Southeast Idaho National Wildlife Refuge Complex

Southeast Idaho National Wildlife Refuge Complex We administer five units of the Refuge System: Bear Lake, Grays Lake, Camas, and Minidoka Refuges, and Oxford Slough Waterfowl Production Area.

Operating as usual

Waterfowl WednesdayBiologists and technicians across North America are entering banding data into databases to be compil...
09/16/2020

Waterfowl Wednesday

Biologists and technicians across North America are entering banding data into databases to be compiled for analysis by US Fish and Wildlife and US Geological Survey. This helps us make decisions about hunting regulations and conservation efforts based on the results we see.

Most bands are reported on birds taken during hunting season, so sportsmen can directly help migratory bird conservation by reporting a band at www.reportband.gov

Wildlife WednesdayOur duck traps are designed to catch ducks, but sometimes we get some other visitors. This juvenile bl...
09/16/2020

Wildlife Wednesday

Our duck traps are designed to catch ducks, but sometimes we get some other visitors. This juvenile black-crowned night heron got a little confused and wandered into the trap one morning. Don't worry, it was released safely!

Feather FridayDetermining a bird's age can be tough when the young birds appear identical to adults, so we use wear on t...
09/11/2020

Feather Friday

Determining a bird's age can be tough when the young birds appear identical to adults, so we use wear on the feathers to make that distinction. Feathers are a keratin-based structure analagous to our hair, and they usually go through one or two major molts per year. At this time of year, the ducks that hatched this year have worn their tail feathers and certain wing feathers considerably, since their feathers were grown quickly and much of their energy was put into growing up. Ducks without these frayed, notched feathers are adults and designated as after-hatch-year birds when banded.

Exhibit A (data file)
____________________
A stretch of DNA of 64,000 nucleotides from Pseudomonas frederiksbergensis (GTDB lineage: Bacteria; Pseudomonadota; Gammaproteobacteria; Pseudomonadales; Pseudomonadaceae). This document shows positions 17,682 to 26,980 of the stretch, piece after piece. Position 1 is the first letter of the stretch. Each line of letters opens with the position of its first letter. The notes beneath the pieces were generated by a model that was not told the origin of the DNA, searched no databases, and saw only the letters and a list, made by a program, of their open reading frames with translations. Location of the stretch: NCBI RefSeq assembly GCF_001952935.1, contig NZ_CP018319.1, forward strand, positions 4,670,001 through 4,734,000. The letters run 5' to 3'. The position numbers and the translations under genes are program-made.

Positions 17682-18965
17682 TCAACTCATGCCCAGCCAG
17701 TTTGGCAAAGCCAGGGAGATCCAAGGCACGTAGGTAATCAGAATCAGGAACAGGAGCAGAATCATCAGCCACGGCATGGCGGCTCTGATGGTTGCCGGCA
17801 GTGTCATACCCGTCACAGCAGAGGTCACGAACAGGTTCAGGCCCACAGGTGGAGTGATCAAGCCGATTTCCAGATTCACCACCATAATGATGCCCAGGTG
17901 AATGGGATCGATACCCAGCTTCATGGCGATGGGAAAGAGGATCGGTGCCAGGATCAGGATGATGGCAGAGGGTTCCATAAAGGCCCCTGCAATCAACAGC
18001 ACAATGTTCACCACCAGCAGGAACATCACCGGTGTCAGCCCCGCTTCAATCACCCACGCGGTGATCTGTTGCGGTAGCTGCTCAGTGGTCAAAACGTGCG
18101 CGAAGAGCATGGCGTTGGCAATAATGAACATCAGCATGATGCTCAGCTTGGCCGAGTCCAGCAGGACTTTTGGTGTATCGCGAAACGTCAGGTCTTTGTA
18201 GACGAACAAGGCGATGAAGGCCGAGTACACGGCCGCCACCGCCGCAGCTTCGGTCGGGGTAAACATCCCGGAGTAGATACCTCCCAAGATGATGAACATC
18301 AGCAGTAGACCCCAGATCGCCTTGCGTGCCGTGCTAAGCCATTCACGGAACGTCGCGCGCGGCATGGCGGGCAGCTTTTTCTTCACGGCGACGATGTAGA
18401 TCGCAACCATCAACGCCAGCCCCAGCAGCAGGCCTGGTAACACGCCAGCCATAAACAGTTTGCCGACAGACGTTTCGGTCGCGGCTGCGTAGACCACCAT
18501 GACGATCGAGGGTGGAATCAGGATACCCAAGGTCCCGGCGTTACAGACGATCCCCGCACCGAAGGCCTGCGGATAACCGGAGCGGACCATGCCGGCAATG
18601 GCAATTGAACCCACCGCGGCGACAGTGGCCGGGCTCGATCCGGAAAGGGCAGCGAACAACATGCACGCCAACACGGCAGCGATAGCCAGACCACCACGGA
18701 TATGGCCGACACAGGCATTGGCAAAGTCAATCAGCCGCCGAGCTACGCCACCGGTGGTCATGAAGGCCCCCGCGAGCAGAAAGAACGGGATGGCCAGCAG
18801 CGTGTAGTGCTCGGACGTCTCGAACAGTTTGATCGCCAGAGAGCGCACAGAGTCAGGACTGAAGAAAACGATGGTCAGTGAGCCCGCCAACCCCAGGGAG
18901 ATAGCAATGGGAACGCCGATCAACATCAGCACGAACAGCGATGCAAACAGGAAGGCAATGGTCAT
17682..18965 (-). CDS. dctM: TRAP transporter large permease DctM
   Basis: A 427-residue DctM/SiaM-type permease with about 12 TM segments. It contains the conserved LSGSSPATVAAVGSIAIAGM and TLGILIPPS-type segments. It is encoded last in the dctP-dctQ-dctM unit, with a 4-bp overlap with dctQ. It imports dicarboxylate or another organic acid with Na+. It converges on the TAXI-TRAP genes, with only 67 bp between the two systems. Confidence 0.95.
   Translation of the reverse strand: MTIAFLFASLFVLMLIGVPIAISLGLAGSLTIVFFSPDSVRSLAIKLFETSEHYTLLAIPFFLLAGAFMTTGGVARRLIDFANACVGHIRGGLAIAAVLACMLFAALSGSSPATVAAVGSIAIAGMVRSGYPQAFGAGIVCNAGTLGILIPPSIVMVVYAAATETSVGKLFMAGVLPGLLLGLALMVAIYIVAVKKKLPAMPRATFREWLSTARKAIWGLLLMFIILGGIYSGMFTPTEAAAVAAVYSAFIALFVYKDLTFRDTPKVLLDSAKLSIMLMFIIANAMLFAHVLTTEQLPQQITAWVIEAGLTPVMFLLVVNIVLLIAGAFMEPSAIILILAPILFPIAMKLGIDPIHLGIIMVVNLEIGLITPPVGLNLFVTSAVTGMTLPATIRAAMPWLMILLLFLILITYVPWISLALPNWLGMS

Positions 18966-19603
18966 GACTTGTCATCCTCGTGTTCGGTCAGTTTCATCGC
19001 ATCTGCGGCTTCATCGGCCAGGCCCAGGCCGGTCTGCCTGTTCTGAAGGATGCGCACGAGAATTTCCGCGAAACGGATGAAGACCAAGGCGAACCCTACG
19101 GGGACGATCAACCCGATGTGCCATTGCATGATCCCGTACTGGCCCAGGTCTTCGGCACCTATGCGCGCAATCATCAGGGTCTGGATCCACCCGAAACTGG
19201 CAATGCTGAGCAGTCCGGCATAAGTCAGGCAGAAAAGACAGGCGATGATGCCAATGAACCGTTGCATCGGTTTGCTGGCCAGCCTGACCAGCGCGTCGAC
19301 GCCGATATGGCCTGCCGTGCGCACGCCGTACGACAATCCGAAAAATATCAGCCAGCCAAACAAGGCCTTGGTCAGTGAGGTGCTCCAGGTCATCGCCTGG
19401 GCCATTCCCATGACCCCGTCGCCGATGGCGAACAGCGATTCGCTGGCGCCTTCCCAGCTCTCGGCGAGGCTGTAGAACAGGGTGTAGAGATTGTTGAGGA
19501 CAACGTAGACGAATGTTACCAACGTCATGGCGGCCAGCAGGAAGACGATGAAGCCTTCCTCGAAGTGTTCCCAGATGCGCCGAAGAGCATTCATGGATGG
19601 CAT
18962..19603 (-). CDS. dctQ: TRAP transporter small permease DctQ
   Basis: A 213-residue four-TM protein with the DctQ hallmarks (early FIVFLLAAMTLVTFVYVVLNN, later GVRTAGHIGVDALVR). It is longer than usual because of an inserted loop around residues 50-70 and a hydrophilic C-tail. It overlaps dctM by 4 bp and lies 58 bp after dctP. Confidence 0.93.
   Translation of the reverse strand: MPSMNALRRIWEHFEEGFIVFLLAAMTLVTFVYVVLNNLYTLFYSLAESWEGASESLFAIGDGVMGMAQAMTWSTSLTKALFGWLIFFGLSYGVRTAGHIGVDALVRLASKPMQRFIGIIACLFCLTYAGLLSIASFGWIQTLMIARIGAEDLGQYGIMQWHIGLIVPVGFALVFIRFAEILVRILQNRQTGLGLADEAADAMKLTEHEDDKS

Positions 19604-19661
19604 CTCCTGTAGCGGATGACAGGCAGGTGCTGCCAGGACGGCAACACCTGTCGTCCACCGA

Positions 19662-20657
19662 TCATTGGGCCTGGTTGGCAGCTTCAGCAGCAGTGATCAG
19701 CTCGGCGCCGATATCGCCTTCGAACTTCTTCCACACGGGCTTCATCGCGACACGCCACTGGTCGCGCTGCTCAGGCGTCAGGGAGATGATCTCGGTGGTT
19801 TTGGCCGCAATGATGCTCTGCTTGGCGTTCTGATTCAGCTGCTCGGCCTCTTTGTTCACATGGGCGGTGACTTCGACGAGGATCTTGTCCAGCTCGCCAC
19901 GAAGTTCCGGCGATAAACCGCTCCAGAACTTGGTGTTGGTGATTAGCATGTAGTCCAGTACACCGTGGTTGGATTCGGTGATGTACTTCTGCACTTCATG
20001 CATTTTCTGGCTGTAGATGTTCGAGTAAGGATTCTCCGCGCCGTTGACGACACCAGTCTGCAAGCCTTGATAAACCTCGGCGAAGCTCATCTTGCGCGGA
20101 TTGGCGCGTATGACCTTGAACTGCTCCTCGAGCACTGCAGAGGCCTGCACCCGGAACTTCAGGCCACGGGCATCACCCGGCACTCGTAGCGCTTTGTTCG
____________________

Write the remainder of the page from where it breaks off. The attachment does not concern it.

Mallard Monday 🦆At the end of breeding season, male mallards (Anas platyrhynchos) go incognito as they don their eclipse...
09/07/2020

Mallard Monday 🦆

At the end of breeding season, male mallards (Anas platyrhynchos) go incognito as they don their eclipse plumage, between the end of breeding season and the beginning of fall. Apart from slight differences in bill size and color, they are nearly indistinguishable from females. This male is molting out his nonbreeding plumage and growing in some green replacements.

Feather Friday 🦆The multicolored innermost tertial feather on the wing of a green-winged teal (Anas crecca) helps tell u...
09/04/2020

Feather Friday 🦆

The multicolored innermost tertial feather on the wing of a green-winged teal (Anas crecca) helps tell us whether it is a male or a female. In general, the feather on males has a high contrast or sometimes even a bold white line between the black and grey, whereas females have a more blurred border between the two colors and usually lack any white line.

Waterfowl WednesdayThis ruddy duck (Oxyura jamaicensis) was banded at Camas National Wildlife Refuge this week. They can...
09/02/2020

Waterfowl Wednesday

This ruddy duck (Oxyura jamaicensis) was banded at Camas National Wildlife Refuge this week. They can be identified from a distance by their short, skinny tail feathers that they hold straight in the air as they float on the water. During breeding season, males will molt into chestnut plumage and their bills will turn sky blue.

Photo by Sara Hiatt

Migration MondayIn preparation for fall, many birds are already beginning their migration to more southerly latitudes. S...
08/31/2020

Migration Monday

In preparation for fall, many birds are already beginning their migration to more southerly latitudes. Some, like sparrows and red-winged blackbirds (Agelaius phoeniceus), may overwinter, while others may head anywhere from the southwestern United States to the rainforests of South America.

Science Snapshot 🔬🦆Joel is a Great Basin Institute intern at Camas National Wildlife Refuge. Here he places a band on a ...
08/28/2020

Science Snapshot 🔬🦆

Joel is a Great Basin Institute intern at Camas National Wildlife Refuge. Here he places a band on a blue-winged teal (Anas discors).

What we do WednesdayDuck banding continues at our refuges. An intern from Camas National Wildlife Refuge holds a blue-wi...
08/26/2020

What we do Wednesday

Duck banding continues at our refuges. An intern from Camas National Wildlife Refuge holds a blue-winged teal as she awaits her turn at the banding station.

Migration MondayOur refuges have begun their fall 2020 waterfowl banding efforts as the ducks begin their journey south....
08/24/2020

Migration Monday

Our refuges have begun their fall 2020 waterfowl banding efforts as the ducks begin their journey south. Bands are important because when a band is reported by a hunter, it can tell scientists where ducks spend the winter and what routes they might take. We collect data on the species, age, and sex of the ducks we capture. Sometimes male and female ducks of the same species are harder to tell apart, so we have this handy key for measuring their bills to differentiate them.